Popular Science Monthly/Volume 6/February 1875/Celestial Chemistry

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CELESTIAL CHEMISTRY.[1]
By T. STERRY HUNT, LL. D., F. R. S.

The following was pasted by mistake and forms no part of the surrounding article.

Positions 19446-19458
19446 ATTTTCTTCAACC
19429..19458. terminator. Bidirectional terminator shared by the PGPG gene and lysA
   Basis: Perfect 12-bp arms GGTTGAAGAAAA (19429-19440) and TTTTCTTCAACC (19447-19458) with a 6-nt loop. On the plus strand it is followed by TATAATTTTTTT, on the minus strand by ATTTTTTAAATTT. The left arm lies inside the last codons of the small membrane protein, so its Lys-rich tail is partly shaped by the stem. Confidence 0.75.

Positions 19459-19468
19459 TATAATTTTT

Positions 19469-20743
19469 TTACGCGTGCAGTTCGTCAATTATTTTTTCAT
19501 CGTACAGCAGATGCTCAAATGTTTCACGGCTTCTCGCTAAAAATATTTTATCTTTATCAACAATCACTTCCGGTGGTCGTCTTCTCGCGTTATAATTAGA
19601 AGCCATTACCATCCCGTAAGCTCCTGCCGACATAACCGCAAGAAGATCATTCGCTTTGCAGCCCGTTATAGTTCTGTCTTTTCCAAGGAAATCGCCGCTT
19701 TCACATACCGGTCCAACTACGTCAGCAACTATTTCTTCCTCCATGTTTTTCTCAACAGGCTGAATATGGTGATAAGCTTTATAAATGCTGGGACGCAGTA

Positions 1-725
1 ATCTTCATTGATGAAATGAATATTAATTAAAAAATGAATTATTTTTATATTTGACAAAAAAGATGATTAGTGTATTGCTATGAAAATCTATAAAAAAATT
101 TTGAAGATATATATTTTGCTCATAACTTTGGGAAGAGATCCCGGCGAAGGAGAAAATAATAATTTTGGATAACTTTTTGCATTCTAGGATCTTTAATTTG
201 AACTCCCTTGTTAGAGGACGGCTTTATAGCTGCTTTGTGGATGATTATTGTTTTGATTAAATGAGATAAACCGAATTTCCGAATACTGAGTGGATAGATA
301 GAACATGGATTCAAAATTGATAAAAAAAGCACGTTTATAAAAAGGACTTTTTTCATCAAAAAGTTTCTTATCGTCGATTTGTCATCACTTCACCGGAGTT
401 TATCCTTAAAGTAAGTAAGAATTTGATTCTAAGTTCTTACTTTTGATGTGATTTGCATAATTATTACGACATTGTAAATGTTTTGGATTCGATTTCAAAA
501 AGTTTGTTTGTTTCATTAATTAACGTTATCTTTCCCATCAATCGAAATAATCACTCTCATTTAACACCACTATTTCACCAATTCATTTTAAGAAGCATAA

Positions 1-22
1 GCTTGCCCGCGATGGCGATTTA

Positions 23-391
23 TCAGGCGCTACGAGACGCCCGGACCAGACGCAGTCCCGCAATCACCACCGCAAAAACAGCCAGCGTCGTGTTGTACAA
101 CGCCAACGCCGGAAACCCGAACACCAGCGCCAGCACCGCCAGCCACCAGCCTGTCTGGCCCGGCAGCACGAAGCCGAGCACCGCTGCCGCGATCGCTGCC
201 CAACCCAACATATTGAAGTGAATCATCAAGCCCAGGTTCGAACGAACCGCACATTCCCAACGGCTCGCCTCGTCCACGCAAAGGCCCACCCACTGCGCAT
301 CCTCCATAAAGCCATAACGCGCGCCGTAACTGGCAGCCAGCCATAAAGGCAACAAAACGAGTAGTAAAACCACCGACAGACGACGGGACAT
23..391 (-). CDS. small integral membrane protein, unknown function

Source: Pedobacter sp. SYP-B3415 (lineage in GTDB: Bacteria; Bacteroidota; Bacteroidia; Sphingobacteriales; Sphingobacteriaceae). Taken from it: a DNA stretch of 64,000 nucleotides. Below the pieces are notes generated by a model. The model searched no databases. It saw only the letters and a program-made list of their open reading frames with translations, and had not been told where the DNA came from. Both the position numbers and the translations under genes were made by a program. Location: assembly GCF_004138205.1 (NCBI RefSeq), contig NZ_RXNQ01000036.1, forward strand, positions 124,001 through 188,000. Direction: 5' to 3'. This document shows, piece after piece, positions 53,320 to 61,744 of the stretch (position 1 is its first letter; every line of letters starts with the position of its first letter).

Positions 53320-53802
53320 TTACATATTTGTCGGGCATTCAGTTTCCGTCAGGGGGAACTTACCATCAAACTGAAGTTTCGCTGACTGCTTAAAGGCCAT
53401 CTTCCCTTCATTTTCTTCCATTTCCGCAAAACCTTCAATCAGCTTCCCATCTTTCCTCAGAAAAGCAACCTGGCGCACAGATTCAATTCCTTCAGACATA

AMONG the most significant advances in chemical theory are those relating to the action of heat on bodies. If we define chemistry, as I have been tempted to do, as that science which treats of the relations to one another of the different forms of mineral (i. e., unorganized) matter, and their transformations under the physical agencies of heat, light, and electricity, we shall see how difficult it is, in a sketch like this, to draw the line between physics and chemistry. This becomes still more evident when we see in light the chemical constitution of matter, as it were, revealed and made visible to us by the spectroscope, or study the electric current parting in a mysterious manner the components of bodies. Time would fail us to follow the trains of thought thus opened, but I cannot forbear to say somewhat of the relations of temperature to chemical species, and of the power of heat to unloose the bonds of chemical combination. The admirable researches of Grove, followed by those of Henri St.-Claire Deville and his fellow-laborers, have shown us that, at an elevated temperature, such bodies as water, hydrate of potassium, and hydrochloric acid, are more or less completely resolved into their constituent elements, the affinities of which are suspended. In the principle of dissociation by heat we have an explanation of many chemical reactions hitherto enigmatical. The decomposition of bodies by heat is, moreover, assimilated to the phenomenon of volatilization: the rate of decomposition at a given temperature varying with the pressure, and with the nature of the atmosphere which surrounds the unstable body. The phenomena of dissociation are seen in a wonderful degree in the sun, the fixed stars, and the nebulæ. It is not necessary to recall to you the marvelous field of celestial chemistry which the spectroscope, in the hands of Kirchhoff and his followers, has made known to us, nor the proofs that the solar atmosphere contains in a dissociated state very many of the elements which in our own planet are met with in a free state only in the laboratory of the chemist. It is instructive to compare the spectra of the various fixed stars with each other, from white stars like Sirius, to yellow stars like Aldebaran and our own sun, and red stars like Alpha Orionis and Antares, and to note in these three classes an increasing complexity of chemical composition. In the first, with a predominance of hydrogen, we see only faint lines of magnesium, sodium, calcium, iron, and a few other metals, while in the second, though free hydrogen still abounds, the number of metallic elements is greatly augmented, and finally in the red stars hydrogen is seen only in combination, as aqueous vapor, the metals are wanting, and the metalloids and their compounds appear. If, in accordance with the nebular hypothesis, we look upon these different types of stars as representing successive stages in the process of condensation from nebula to planet, we may also see in them a gradual evolution of the more complex from the simple forms of matter by a process of celestial chemistry. Such was the view put forward by F. W. Clarke in January, 1873, and some months later by Lockyer, who has reiterated and enforced these suggestions, and, moreover, connected them with the speculations of Dumas on the composite nature of the elements. The white stars are the hottest, and in the atmosphere of these bodies the various metals, according to Lockyer, make their appearance in the order of their vapor-densities.